Four wheel driving is inherently risky and few people go long without getting stuck, whether it be in sand, mud or water. So what do you do when it finally happens to you? Let’s take a look at prevention tips, the tools you need and how to get out.
Prevention is better than cure
Of course preventing yourself from getting stuck in the first place would be ideal. Here are some ways to reduce your chances: Water: Know just how deep the water is and if there are any obstacles or sudden dips. Yes, this may necessitate jumping out and having a good feel around. Take note if there’s a strong current or a soft sandy bottom and reconsider crossing if there is. Hopefully you’ve already waterproofed everything with repellent, waterproof tape etc. Before you head into the water, unlock everything and put your windows down. In a worst case scenario where you lose all power you don’t want to be trapped inside and have to smash a window. Make sure you’re in a low gear and don’t change gears while you’re traversing the body of water. If you make it to the other side then stop for a bit to let your car drain and the breaks dry off. Sand: Have your tyres deflated and drive slowly. Common times to get stuck are when you park or do U-Turns. If you have to park on the sand, avoids the wet stuff like the plague and park with your vehicle facing the sea. When making a U-turn, turn towards the sea so that the wheels that are doing the turning are on harder sand. If there are any existing tracks, follow them. Finally, tackle any sand dunes head on, and when you’re heading down the other side avoid braking.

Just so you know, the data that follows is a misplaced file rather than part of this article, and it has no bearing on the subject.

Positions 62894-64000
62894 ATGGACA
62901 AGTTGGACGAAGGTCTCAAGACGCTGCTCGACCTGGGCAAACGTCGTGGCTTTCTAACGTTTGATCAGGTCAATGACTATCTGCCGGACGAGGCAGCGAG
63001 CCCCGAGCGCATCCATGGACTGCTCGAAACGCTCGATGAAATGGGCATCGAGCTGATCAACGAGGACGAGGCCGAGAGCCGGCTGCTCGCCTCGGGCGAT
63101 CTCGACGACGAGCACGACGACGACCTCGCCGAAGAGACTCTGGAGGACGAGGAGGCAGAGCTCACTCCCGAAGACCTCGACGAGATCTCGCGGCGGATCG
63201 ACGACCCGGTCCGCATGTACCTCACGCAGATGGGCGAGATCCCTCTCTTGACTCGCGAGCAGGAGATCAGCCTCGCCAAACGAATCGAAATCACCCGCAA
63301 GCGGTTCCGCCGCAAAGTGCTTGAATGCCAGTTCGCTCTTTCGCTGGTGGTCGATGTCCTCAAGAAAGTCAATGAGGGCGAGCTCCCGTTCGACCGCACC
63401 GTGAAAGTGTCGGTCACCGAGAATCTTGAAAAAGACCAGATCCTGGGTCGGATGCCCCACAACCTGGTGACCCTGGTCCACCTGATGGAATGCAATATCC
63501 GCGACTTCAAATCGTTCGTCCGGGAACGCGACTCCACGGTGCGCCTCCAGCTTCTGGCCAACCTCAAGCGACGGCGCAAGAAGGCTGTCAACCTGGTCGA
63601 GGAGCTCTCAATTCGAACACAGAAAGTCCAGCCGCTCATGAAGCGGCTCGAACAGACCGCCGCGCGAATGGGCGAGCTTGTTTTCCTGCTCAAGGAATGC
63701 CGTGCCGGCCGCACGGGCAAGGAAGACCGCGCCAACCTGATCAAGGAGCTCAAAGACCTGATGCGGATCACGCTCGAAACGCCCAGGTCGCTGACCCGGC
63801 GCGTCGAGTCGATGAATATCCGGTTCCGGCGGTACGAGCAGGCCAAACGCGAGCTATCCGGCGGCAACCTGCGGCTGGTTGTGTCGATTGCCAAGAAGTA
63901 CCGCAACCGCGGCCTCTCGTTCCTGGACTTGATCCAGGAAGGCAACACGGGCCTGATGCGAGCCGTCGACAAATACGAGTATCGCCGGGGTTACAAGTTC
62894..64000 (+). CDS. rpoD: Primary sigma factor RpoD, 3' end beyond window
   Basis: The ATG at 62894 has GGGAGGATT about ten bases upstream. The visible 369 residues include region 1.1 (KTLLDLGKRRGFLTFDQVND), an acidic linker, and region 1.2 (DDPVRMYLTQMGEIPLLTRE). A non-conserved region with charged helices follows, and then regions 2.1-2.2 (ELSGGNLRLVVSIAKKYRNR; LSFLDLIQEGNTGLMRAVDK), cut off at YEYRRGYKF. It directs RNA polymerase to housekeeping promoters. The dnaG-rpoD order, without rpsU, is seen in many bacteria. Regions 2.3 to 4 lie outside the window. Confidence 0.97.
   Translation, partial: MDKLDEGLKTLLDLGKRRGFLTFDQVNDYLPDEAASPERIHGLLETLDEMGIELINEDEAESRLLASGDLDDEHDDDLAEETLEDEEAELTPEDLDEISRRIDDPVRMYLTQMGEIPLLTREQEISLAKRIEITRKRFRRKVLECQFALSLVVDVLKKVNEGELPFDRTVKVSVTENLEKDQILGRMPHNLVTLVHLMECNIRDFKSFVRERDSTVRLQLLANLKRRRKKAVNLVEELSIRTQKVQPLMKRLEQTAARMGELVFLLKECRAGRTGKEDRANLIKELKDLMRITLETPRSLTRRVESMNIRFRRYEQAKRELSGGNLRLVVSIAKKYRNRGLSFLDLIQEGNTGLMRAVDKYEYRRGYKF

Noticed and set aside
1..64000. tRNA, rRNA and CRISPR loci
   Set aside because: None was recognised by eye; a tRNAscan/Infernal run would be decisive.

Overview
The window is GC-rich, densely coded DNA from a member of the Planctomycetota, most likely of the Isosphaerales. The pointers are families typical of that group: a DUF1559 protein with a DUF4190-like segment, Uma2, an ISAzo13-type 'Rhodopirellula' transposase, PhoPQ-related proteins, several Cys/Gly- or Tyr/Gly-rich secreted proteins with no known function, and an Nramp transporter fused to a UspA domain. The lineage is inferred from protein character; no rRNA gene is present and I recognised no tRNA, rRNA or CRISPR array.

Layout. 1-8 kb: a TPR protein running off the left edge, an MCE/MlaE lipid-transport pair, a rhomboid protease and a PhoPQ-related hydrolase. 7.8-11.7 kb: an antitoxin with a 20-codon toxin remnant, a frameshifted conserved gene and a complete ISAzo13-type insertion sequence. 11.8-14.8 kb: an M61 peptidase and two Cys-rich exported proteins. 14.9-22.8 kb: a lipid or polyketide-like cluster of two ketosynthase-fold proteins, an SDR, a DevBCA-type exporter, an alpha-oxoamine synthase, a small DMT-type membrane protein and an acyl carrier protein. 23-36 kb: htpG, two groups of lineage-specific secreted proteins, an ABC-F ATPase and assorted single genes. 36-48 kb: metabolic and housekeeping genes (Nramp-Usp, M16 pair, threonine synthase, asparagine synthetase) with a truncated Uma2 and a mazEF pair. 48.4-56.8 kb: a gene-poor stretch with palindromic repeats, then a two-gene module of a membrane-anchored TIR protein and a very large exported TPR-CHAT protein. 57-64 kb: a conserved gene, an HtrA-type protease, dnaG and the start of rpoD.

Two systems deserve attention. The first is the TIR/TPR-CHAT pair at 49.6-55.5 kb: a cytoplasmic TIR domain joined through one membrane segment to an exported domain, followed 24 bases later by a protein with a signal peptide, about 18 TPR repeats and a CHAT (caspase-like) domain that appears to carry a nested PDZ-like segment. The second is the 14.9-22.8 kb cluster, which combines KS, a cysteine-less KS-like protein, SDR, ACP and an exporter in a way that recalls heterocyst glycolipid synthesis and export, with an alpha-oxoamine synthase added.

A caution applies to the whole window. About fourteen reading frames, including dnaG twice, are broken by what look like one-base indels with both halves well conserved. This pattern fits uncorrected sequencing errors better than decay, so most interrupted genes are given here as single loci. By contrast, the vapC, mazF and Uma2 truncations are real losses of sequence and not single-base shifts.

So you’re stuck. Now what?
Water: If you can, keep your engine running to keep water out of the exhaust. But if it’s out and you can’t start your engine at all, don’t keep trying. Recognise that it’s time to use your recovery tools and get right to it - starting with getting everybody safely out. If towing isn’t an option then winching yourself out can be the next best thing. Just make sure you have a decent high lift jack! Sand: First, check that you’re actually in 4WD mode, your hubs are locked and your ‘diff’ is clear. If you’re still not going anywhere then you can try going back and forwards to build a bit of hard packed space - just don’t spin your wheels and dig yourself in more. Next, you can jump out and try to dig into the sand beneath your tyres and make a path. An even better path could have some rocks, wood, bush, carpet or sleeping bags to help give the tyres some traction. Still no luck? Then hopefully you brought some gear. We’re big fans of the 4.2 Tonne Exhaust Air Jack. It inflates in minutes and can lift your 4WD up out of the sand in seconds. It’s got anti-slip ground spikes to keep it in place and can actually be used on any type of ground with any time of vehicle. Handy! Note that this article only provides advice and is certainly not an extensive or exhaustible guide.
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